Published Sep 26, 2009At this point it's passed by funny and verges on absurd. When I mention to Alexander Ortiz that there is a We Were Wolves in Beaumont, TX and a We're Wolves (get it... werewolves?) from Belgium he can only chuckle. When his thrashy synth rock trio from Montreal named themselves nearly a decade ago (after a t-shirt he designed with a skull smashing through a keyboard) there wasn't also a Wolf Parade or an AIDS Wolf sharing the island.
Because we're not commercially a big band we don't exist [in the same way] for the world. Our name came around 2000, but in 2005 we were doing a show in Portland and a drunk kid comes up saying 'What's up with you fuckers, using the same name as everybody else,' and he mentions Wolfmother."
Once you get past the nomenclature, any resemblance to Australian faux classic rock melts away. Their debut on Fat Possum records, Non-Stop Je Te Plie en Deux, was a visceral blend of grimy guitar over hypno-synths with percussion both live and electronic. It got them compared to everyone from the Cramps to Suicide to Devo. Now on their third album, and second for Canadian indie label Dare to Care, the sound hasn't changed so much as been refined.
The last two albums were hard to record. We had problems with the schedule and not a lot of money. On Total Magique we'd sometimes get a [last minute] call from the guy in studio saying 'OK, you can come in from one a.m. to five a.m.'" This time, recording with Radwan Moumneh (of Cursed) at Montreal's Hotel2Tango, the atmosphere was a little more relaxed and that contributed to their creativity. "Radwan was just insane and so good in the way he works, wanting to push everything further. We discovered old ARP synthesizers and even acoustic guitar... and we've never used acoustic guitar in our songs."
Keyboard player and album graphic designer Vincent Levesque has to turn down the Giorgio Moroder album he's listening to when I call. Surprisingly it's a record from the '70s that sounds more Monkees than Metropolis. Apart from listening to less arcane Moroder and even Tangerine Dream for new ideas on layering and arranging sound, Levesque feels they achieved another goal on this album. "It really is something else to record music than it is to play it live, to have the energy come across. Before, because we were still learning, the albums sounded a little dark. But with this album we reached another level of being able to get across what we had in our heads and put it onto plastic." For Levesque, "being in a rock band was mainly about 'rocking out' but it makes me really proud that we can also find emotion. I think it's a little deeper."
Ortiz also volunteers a recent group obsession with David Bowie's Low that subliminally seeped into their sound, even to the point where producer Moumneh mentioned it during recording. When I ask about the subtle change at the album's centre from a hot energy to a cooler one, the idea of the two-sided album format comes up. "I have pretty much all the vinyls of David Bowie, but I'd been listening to them mainly on my iPod on tour. So I didn't have that weird way of receiving B side and A side, but maybe subconsciously that's why it came out that way."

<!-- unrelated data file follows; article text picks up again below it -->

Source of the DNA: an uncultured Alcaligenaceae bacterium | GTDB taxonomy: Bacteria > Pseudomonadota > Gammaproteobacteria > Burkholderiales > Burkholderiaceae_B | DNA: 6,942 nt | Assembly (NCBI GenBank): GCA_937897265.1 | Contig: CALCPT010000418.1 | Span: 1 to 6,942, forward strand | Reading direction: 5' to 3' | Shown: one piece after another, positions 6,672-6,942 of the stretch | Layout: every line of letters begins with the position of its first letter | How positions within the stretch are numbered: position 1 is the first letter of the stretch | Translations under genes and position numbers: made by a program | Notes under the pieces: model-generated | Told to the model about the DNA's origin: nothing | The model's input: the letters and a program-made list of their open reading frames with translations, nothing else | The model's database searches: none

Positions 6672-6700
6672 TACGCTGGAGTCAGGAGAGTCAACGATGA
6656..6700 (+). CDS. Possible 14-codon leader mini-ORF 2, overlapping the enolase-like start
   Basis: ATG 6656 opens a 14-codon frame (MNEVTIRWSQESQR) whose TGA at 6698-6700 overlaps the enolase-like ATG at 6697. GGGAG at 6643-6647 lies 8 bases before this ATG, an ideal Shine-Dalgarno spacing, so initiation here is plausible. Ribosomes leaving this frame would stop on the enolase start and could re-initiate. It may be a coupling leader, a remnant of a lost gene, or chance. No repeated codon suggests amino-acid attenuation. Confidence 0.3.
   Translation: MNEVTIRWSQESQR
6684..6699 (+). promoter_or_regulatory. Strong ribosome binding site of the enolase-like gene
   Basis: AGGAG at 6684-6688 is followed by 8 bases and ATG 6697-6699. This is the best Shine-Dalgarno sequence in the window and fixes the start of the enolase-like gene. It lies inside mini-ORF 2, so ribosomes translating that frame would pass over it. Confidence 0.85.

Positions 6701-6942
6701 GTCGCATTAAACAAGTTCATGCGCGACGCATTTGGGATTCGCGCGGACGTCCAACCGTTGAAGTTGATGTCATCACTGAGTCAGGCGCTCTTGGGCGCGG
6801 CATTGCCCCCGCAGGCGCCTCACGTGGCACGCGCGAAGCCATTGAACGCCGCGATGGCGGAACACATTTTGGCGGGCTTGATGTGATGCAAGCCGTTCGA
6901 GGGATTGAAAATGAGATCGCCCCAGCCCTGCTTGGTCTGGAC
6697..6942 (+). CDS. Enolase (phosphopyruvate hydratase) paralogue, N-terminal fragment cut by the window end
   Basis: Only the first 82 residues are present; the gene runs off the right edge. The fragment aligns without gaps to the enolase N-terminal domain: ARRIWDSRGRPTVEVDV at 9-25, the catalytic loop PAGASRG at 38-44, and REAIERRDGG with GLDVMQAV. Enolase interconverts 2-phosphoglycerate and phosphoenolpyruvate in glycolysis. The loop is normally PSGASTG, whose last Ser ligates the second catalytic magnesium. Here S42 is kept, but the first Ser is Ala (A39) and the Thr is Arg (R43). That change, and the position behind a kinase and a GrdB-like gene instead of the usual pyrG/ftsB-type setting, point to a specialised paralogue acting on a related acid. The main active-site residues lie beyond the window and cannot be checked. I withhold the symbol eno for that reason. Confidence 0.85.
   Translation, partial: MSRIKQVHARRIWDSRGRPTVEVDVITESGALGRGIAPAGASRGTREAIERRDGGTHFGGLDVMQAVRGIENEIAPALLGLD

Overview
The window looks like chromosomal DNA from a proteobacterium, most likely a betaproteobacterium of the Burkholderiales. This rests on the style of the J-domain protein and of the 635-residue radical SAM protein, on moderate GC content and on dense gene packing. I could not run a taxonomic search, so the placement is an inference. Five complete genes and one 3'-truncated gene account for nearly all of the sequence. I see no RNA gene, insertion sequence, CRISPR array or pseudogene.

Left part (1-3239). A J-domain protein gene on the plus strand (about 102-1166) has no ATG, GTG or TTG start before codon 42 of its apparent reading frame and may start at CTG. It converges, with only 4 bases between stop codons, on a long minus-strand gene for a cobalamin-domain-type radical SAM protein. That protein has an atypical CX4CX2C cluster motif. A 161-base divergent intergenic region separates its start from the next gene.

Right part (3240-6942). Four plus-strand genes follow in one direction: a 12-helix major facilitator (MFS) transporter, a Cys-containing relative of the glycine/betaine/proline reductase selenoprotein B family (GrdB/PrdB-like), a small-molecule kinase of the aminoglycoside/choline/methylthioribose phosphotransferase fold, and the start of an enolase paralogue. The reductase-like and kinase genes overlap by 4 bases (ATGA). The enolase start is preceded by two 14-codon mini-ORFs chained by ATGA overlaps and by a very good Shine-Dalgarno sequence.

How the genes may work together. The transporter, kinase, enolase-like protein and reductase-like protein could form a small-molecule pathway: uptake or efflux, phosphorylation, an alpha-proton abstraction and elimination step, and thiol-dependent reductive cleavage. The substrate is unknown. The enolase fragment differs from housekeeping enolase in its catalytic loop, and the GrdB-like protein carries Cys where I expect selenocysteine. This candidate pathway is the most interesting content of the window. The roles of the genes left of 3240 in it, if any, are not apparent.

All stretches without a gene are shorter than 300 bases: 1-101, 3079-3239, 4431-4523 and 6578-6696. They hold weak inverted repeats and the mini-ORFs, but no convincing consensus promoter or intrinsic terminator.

According to Ortiz the title of their third album, Invisible Violence, was chosen, "because it's visually very interesting, but also it works the same way in French as in English." This raises the issue of language. Ortiz, Levesque and drummer Antonin Marquis are all native Quebecois and on a label that is also home to two-time Polaris Prize nominees Malajube, a band that wears its Franco badge with pride. For their part, We Are Wolves are actually tri-lingual - Ortiz's Colombian heritage adds some Spanish to the mix - but he insists "we never say, 'oh, we need to do this in French or say this in English.'" On the subject of recent controversy surrounding festival organizers' inclusion of an Anglophone act, Montreal fixture Bloodshot Bill, at a Fête Nationale celebration Levesque offers "it's exactly the kind of stuff the media loves. I think the music should speak for itself. I don't think language should ever be a barrier."
Only after ten years as Wolves have the group realized music is a main focus and not a sideline to their art projects. "I never wanted to be a musician," says Ortiz. "I always wanted to work in the contemporary art world, but at one point I realized, finally, I am a musician, that's what I'm doing!" This realization is another fact that's driven the band to push harder and in different directions with this album. "You start listening to music and structuring music in a different way," says Ortiz.
With tours looming, Levesque is taking comfort in the design end of things rather than worry about the many surprises to come. "I try not to look at the calendar, which our manager doesn't like. Right now I have to come up with tons of posters and stickers and web fliers and shit like that. Once that's done I'll be all about touring." Fans of non-traditional venues like galleries and lofts, the band has gotten into areas of technical havoc. "It sometimes is a lot more work because the infrastructure isn't there for a rock band... but those shows usually create good memories for the band and the public both."
For his part Ortiz prefers "small towns where the kids are really into it, into the energy, that's the best." But his heart still beats for the art world too. "If we could have opportunities to mix music and art, like playing at the Biennale in Venice or in Miami for the Art Fair, that, for me, would be a great accomplishment."